If you want to save lives, campaign for road safety improvements; the US averages 30,000+ motor vehicle deaths per year. I'm sure the budget for an unsuccessful implementation of broken encryption could be used to improve this figure by 10%, saving a 9/11's worth of lives every year.
"We couldn't find anyone who could get me to that altitude. No pilots were willing to lose their license to fly me into controlled airspace."
A good clue that what he was wanting to do was illegal.
"We went as far [as] to consider bringing a Mexican into the country as a temporary worker to fly the plane. That's when we turned to helium."
Evidence that, even though he knew it was illegal, he was willing to go ahead with the stunt.
"Sometimes you've got to live life on a limb if you truly believe in your company"
So he's happy to risk his own life; fine. But what about innocent lives? Controlled airspace is there for a reason; the chances of a collision may be small but the consequences would be terrible.
And the problem is that a device with an exposed battery (as proposed) would almost inevitably lead to accidental ingestion which combined with the speed at which these create internal damage would almost certainly lead to severe injury if not death.
I wasn't aware of how dangerous these things are once ingested:
Sounds like he should be committed...
Wonga is a "unicorn" tech-startup? Is this the same "Wonga"?
If so, they aren't a "tech" company they're a "finance" company!
(Actually, more like loan sharks with an "app")
Oh I know:
"How can we make people think MasterCard is run by fuckwits?"
Yes I am!
This has really got me thinking whether I wouldn't be better off with robot-seahorses with lasers rather than sharks...
I thought seahorses, creatures where the male gives birth, were weird before I found out they'd evolved resistance to rubber mallets...
"Apart from content I've recorded myself, (with a camera), my AV equipment never gets used."
I think you might be the reason they want to monitor our Internet activity...
"If I had the choice, I'd probably be running a completely debugged version of Windows 95"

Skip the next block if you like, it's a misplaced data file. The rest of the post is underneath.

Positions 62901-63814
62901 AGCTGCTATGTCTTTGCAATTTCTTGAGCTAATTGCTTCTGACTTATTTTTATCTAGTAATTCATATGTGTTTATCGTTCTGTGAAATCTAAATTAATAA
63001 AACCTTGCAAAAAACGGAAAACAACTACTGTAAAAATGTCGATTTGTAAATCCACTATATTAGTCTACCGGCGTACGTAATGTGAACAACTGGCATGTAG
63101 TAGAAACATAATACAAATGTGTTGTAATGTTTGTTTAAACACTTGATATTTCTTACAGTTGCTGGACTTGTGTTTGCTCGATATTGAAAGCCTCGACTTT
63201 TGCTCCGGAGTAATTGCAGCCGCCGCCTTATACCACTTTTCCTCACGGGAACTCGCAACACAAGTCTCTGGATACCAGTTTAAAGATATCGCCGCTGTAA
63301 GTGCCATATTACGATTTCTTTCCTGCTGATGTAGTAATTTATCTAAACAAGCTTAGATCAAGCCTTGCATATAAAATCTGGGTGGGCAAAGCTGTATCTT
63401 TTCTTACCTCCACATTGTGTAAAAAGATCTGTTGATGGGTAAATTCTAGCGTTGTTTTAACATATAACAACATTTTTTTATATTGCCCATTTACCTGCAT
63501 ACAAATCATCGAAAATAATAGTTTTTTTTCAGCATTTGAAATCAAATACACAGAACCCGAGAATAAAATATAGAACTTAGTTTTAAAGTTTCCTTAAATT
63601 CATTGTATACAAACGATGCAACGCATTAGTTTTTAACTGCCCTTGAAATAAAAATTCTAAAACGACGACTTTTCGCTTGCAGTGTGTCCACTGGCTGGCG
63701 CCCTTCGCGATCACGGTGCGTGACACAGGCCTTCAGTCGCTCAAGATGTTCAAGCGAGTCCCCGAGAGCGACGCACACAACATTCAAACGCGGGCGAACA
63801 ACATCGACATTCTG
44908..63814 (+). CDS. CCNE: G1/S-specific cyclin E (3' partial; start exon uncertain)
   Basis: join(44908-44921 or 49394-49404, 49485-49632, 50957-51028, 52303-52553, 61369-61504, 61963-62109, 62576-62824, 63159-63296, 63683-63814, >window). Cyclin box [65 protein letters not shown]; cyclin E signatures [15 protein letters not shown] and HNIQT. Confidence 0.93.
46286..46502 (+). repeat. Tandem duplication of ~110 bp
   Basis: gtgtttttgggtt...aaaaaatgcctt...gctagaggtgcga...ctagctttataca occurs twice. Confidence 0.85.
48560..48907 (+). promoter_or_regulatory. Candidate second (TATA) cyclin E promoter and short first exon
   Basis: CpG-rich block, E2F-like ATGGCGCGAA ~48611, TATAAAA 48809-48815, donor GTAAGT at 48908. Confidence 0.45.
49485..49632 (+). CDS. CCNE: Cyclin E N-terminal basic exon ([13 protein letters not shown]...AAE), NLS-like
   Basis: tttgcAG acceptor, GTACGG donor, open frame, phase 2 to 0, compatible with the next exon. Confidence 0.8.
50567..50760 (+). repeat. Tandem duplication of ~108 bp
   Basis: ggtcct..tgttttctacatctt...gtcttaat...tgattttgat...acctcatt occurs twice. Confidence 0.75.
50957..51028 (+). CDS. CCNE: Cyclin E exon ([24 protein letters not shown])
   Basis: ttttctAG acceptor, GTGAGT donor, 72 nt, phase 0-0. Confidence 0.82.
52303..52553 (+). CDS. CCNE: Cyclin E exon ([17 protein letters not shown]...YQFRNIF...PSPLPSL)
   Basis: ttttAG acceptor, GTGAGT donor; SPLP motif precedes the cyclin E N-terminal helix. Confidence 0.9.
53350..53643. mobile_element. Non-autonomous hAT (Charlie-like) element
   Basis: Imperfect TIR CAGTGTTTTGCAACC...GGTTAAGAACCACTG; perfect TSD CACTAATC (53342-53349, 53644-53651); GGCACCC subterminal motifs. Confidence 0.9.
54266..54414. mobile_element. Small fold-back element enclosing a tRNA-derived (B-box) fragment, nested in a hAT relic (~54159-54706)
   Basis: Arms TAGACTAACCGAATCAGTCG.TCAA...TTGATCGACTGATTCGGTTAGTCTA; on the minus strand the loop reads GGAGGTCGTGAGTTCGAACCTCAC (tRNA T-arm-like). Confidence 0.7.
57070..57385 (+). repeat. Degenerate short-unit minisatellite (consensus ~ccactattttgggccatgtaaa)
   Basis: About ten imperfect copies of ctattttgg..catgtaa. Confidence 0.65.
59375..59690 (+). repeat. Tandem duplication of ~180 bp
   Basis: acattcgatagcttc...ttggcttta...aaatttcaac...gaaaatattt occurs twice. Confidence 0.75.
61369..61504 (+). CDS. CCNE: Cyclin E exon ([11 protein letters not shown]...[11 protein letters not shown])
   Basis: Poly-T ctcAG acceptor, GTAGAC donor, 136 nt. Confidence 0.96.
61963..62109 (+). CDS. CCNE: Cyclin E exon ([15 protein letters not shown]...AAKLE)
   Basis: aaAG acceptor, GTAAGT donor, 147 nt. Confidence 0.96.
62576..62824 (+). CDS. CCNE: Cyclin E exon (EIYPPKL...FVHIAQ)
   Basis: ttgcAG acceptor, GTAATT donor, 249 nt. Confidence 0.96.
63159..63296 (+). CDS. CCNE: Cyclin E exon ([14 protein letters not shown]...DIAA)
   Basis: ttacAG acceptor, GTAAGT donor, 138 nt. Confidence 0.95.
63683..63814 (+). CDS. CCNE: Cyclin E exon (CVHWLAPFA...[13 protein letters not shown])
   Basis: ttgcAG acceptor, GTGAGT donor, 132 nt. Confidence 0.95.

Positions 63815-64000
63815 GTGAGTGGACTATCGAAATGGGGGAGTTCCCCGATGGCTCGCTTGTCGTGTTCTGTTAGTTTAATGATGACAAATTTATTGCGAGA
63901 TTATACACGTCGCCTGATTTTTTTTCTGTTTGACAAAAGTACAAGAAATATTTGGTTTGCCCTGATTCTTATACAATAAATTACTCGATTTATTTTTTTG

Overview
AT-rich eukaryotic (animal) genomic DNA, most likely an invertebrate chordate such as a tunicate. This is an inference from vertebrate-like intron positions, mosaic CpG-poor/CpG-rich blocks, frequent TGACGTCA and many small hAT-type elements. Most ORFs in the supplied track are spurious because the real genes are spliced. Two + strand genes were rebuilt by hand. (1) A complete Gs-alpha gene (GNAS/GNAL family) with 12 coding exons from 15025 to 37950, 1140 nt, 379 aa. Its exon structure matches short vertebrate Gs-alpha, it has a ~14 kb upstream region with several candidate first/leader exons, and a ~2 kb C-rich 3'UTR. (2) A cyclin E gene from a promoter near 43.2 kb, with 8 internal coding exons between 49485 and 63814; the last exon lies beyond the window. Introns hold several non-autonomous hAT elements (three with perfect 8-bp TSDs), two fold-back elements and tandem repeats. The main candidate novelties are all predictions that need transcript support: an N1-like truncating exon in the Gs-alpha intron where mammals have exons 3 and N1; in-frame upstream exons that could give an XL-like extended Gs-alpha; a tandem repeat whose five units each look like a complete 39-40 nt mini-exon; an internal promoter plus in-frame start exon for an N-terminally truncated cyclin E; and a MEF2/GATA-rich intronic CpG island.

Don't like Cortana? Mayber you'd also be happier driving a Cortina?
I think "stylet" is a good word for "marketing drone"; it's a small penis that wounds as it delivers information...
I take your point about the test setup/environment, but the impact for "real world" users is that the VPN software doesn't protect them as much as they might expect. Even if this is just a matter of configuration, I'd expect the default to be to handle IPv6 and IPv4 in as similar a manner as possible, or if that isn't possible I'd want the installer to disable IPv6 by default and warn me it's done that (although that may disable or interfere with functionality in other parts of my system, so not at all ideal).
IPv6 implementation might be a bit of a dog's dinner, but network security software should be the kind of software that is the most IPv6-ready, otherwise it's only solving half of the problem.
"IPv4 VPN in failing to work with IPv6 shock. This isn't a red top paper."
1) This is a test of VPN technology; in 2015 "network" means IPv4 *and* IPv6.
2) The top banner of The Register is red.
"Very competitive for PAYG though, it's several times cheaper."
I think you've misunderstood; the costs mentioned are additional roaming charges, to be added to whatever you already pay for your service, not the total cost of a minute or a text.
"There is a chronic funding gap in the UK for companies creating digital media content, as our venture capital funds do not typically invest in this sector."
Is the lack of investment in any way related to past performance indicating that most of these "digital media content" ventures have no possibility of ever returning a profit?